Super M-Acho Men

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Great things are happening in Isuikwuato, Nigeria.

Healing is happening. Faith is happening. Hope is happening. And happiness is happening.

Brothers Sam and Emmanuel Acho—both among the leading tacklers on the Texas defense this year—are helping to bring such things to the people of Isuikwuato. Their father, Dr. Sonny Acho, created Living Hope Ministries almost 20 years ago, and organizing medical mission trips to Nigeria has become an Acho family tradition and a primary focus of the organization.

When they were younger, Sam and Emmanuel regularly joined their parents on trips to Nigeria where their parents were born. A few years ago, the brothers began going on the medical missions, including their most recent trip this past summer.

Accompanying the Achos is a team of about 40 doctors, nurses and missionaries. The group performs surgeries, administers medication, delivers clothes, and preaches God’s word and message to thousands of people living in poverty.

“Going to Nigeria just really shows the power of God,” says Sam, the junior defensive end and elder brother by 27 months. “It shows how amazing God is and how blessed we are to be here.”

The Achos arrive in Nigeria holding two large bags. One bag contains their clothes and personal items—enough to last two weeks. The other, of equal size, is full of medicine and medical supplies. Fellow Longhorns teammates Tray Allen and John Gold went along on the most recent trip.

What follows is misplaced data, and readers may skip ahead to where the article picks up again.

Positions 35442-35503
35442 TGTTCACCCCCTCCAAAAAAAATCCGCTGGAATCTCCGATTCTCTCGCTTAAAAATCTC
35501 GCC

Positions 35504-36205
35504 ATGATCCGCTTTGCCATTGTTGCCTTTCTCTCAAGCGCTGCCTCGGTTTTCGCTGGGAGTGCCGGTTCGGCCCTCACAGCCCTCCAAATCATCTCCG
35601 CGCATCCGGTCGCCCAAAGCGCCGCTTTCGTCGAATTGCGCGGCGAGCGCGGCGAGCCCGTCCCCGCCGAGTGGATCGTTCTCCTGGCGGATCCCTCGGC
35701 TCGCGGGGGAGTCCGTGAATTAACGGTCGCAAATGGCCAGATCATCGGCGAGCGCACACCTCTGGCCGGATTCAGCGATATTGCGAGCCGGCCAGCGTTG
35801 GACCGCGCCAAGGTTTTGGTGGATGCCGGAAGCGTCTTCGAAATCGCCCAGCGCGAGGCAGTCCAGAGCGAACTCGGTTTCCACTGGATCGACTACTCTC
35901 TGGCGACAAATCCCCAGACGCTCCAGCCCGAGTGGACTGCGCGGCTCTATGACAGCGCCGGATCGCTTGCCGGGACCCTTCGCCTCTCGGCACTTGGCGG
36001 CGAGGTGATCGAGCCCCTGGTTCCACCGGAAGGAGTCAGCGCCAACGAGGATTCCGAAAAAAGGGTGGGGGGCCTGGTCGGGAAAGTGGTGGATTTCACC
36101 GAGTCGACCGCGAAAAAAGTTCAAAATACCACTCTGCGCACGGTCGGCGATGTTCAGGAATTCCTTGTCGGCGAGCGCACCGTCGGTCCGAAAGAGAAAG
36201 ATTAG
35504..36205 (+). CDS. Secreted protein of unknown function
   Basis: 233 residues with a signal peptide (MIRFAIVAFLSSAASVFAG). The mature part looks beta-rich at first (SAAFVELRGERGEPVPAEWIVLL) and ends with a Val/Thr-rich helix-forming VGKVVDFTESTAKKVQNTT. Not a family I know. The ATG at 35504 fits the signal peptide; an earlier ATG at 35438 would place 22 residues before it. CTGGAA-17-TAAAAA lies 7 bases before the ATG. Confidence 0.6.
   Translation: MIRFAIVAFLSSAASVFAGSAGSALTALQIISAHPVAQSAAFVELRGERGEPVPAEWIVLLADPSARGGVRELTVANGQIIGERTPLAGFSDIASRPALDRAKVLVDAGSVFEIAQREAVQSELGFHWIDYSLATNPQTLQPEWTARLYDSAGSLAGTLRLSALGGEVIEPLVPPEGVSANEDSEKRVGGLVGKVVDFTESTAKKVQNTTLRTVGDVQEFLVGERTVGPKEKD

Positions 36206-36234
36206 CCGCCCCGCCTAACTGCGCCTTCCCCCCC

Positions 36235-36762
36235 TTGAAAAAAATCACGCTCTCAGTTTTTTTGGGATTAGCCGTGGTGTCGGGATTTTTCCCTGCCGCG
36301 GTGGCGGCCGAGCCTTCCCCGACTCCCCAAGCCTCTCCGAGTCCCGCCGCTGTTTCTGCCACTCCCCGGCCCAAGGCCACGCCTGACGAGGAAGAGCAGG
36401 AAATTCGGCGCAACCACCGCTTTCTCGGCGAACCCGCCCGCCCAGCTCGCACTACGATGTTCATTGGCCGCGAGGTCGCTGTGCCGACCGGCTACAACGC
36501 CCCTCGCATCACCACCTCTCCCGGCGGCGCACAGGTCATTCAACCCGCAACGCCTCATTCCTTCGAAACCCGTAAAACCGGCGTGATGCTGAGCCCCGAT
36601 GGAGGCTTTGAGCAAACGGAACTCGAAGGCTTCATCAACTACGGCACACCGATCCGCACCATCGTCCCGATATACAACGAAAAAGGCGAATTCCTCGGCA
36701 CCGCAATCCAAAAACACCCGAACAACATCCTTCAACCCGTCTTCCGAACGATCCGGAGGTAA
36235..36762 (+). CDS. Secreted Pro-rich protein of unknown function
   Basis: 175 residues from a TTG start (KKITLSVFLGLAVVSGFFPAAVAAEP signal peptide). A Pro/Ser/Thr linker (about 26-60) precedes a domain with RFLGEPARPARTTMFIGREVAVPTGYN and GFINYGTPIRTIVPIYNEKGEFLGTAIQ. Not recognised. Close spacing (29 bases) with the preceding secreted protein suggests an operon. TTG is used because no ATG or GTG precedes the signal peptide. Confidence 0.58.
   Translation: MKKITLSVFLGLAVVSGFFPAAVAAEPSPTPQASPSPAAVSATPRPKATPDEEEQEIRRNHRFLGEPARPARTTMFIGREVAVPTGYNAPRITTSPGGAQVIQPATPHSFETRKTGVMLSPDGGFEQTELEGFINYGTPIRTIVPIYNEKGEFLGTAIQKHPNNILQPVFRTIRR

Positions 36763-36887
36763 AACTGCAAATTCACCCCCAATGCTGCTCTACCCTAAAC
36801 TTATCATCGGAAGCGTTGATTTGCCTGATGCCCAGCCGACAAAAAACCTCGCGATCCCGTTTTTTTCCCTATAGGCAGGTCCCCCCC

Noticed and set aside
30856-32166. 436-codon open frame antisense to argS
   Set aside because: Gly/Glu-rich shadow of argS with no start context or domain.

The Longhorns players handed out medicine, moved patients from one area to the next, and ministered to the kids. One of their main jobs was helping to control the massive crowds. Thousands of people show up to receive treatment and medication, so the scene can get chaotic.

“When you have over 5,000 people trying to get in one door for treatment, it gets pretty hectic outside,” says Emmanuel, the sophomore linebacker. “I remember 3,000 people one time finally got impatient and bum-rushed the door. It was up to me, Sam and Tray Allen to try to hold off 3,000 people.”

Many people walk for days and even sleep overnight seeking treatment from the doctors and surgeons. The Achos are always deeply moved by what they experience on the trips. Emmanuel says the faces of all those people stick in his head. The trips also remind them how blessed they are.

“We go see some kids living in the village that my dad grew up in,” Emmanuel says. “When I see that, I experience the fact that those little kids could be Sam and I, but instead we’ve been blessed to be here playing for the University of Texas.”

“The first time I went on this mission trip … I was going to school, learning, playing sports and enjoying my life,” Sam says. “I came back with a completely different perspective on life. I really realized how blessed I was. It makes me thank God every day for putting me where I’m at.”

As Dr. Acho describes, some hospitals in this area of Nigeria are really places where people go to die instead of getting adequate treatment. So their ultimate goal is to build a permanent clinic in Nigeria where people can get quality treatment year-round, not just when the Living Hope Ministries team visits. The organization is currently raising money for the clinic through its website at